I went to Zind-Humbrecht in Turckheim last month and met with cellar master Olaf Richter, as Olivier Humbrecht was out of town. Olaf is an affable, ingratiating man who has worked a circuitous path outside of the wine world en route from the Pfalz (across the Rhine) to this extraordinary domaine, where he has soaked in more than just wine. We talked at length about many things, wine and beyond, and--as you might expect--we tasted through many, many wines (I'll publish my complete tasting notes soon).
An Astounding Beginning
We tasted through more than twenty of the estate's 2007s, and it would be difficult--because of such uniformly high quality--to single out one wine, except for the one that would stand out because it doesn't belong: a Chardonnay. The Chardonnay is from the Clos Windsbuhl, a vineyard famous for Riesling, Pinot Gris, and Gewurztraminer. And here they've made this extraordinary Chardonnay, so perhaps Chard should be added to the list of permissible grape varieties?!?! Since it is not on that list, it is relegated to Vin de Table status, and the vintage date may not be printed on the label. This is ludicrous, as such a seriously made wine has no business not being recognized as such, which Vin de Table isn't. M. Humbrecht made this wine from strictly controlled yields from vines in a vineyard cherished for the quality of regionally permitted varieties, and it spent some time in two- to three-year-old barrels obtained from a grower in Burgundy. In context, it hardly seems like Alsace wine when you taste it, but it is not like any Chardonnay I've ever had, either. It is a fascinating wine, combining elements of juniper, mint, and ginger into a serious, incredibly expressive wine that is unmistakably Chardonnay. This wine was but a harbinger of the things to come.
Looking for the Mystery
The wines that I found most stimulating were those that seemed to be hiding their hand. There were five (of eight) Rieslings that conjured this feeling in me, Clos Häuserer, Heimbourg, Clos Windsbuhl, Rangen-Clos St.-Urbain, and Brand Vieilles Vignes; two Pinots Gris, Clos Windsbuhl and Rangen-Clos St.-Urbain; two Gewurztraminers, also from Clos Windsbuhl and Rangen-Clos St.-Urbain. The sense of mystery in these wines was mentally and emotionally energizing and unsettling. They seemed to express qualities reminiscent of a scratch lottery ticket...with each passing year, more of the layer obscuring the prize is scraped away. At the same time, all the elements were there, you can taste them, draped like many curtains over the final goal. When they align to express their true nature, each in its own way, what a reward there will be!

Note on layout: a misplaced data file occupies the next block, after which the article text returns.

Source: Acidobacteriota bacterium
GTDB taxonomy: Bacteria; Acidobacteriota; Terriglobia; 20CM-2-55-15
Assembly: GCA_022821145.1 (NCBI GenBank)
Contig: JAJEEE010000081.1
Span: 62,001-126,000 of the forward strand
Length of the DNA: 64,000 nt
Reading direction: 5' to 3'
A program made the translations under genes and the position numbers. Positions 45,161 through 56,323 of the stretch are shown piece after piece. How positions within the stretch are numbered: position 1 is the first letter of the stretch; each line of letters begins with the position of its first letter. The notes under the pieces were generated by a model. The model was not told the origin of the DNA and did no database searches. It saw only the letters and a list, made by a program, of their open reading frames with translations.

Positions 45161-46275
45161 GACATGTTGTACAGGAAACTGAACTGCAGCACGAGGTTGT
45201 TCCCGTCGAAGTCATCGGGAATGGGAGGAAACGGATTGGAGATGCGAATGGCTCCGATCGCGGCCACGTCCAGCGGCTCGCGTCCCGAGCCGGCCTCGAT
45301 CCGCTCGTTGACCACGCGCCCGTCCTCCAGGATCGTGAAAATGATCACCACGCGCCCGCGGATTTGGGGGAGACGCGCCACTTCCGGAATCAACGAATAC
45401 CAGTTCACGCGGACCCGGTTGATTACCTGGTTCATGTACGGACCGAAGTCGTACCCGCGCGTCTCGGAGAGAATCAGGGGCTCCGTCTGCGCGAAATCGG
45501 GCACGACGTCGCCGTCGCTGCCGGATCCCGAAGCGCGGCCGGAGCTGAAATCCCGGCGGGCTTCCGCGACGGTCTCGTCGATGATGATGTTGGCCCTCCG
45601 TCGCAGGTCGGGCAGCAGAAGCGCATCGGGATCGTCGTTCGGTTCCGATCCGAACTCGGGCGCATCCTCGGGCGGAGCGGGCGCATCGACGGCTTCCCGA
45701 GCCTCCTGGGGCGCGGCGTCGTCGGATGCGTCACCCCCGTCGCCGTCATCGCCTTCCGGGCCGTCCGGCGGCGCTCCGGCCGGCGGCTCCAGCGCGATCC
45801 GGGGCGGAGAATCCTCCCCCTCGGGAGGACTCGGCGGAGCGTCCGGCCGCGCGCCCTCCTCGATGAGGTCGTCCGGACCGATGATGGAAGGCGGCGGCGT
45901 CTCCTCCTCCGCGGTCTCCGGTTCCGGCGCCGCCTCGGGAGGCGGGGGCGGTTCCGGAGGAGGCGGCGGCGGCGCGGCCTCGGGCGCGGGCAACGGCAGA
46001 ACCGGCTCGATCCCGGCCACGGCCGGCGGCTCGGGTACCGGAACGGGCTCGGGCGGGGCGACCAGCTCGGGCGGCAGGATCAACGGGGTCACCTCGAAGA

A Few Bargains
The 2007 Pinot Gris Calcaire is a standout for value--it is "declassified" Pinot Gris from young vines in Clos Windsbuhl and Heimbourg. It would be incredibly useful at the table, as would both the Riesling Turckheim and the Riesling Herrenweg. The Gewurztraminer from Gueberschwihr, from vines adjacent to the Goldert Grand Cru, is a also a great value.
The Nectar of the Gods
There has been a trend in Alsace towards cultivating specific vineyards or plots only for the production of late harvest wines. Domaine Weinbach uses Gewurztraminer from the Grand Cru Mambourg in this manner, and Bruno Sorg uses its Gewurztraminer from the Grand Cru Florimont this way as well. Zind-Humbrecht cultivates Pinot Gris in the Clos Jebsal for this purpose alone, and this is one of the vineyards about which I was most curious. It is within sight of the winery, planted entirely with Pinot Gris, lies just below the Heimbourg vineyard, and is adjacent to the Grand Cru Brand.
The wines from this vineyard were radiant, golden expressions of sun, rain, and honey. The 2007 Sélection de Grains Nobles is an extraordinary, moving wine, with its sweetness taking a back seat to the rich panoply of flavors that cross your tongue (but don't think it is low on sugar!). Extraordinary doesn't fairly describe the 2006 Sélection de Grains Nobles Trie Spéciale, the flavors of which continually returned in waves...the finish slowly subsides, only to return a few minutes later. A wonderfully sensuous experience. One final note--from further south on the same hillside, I tasted the 2007 Riesling Brand Sélection de Grains Nobles...I wrote in my notebook, "I'm just going to sit and enjoy this one awhile." Now that's a great wine.
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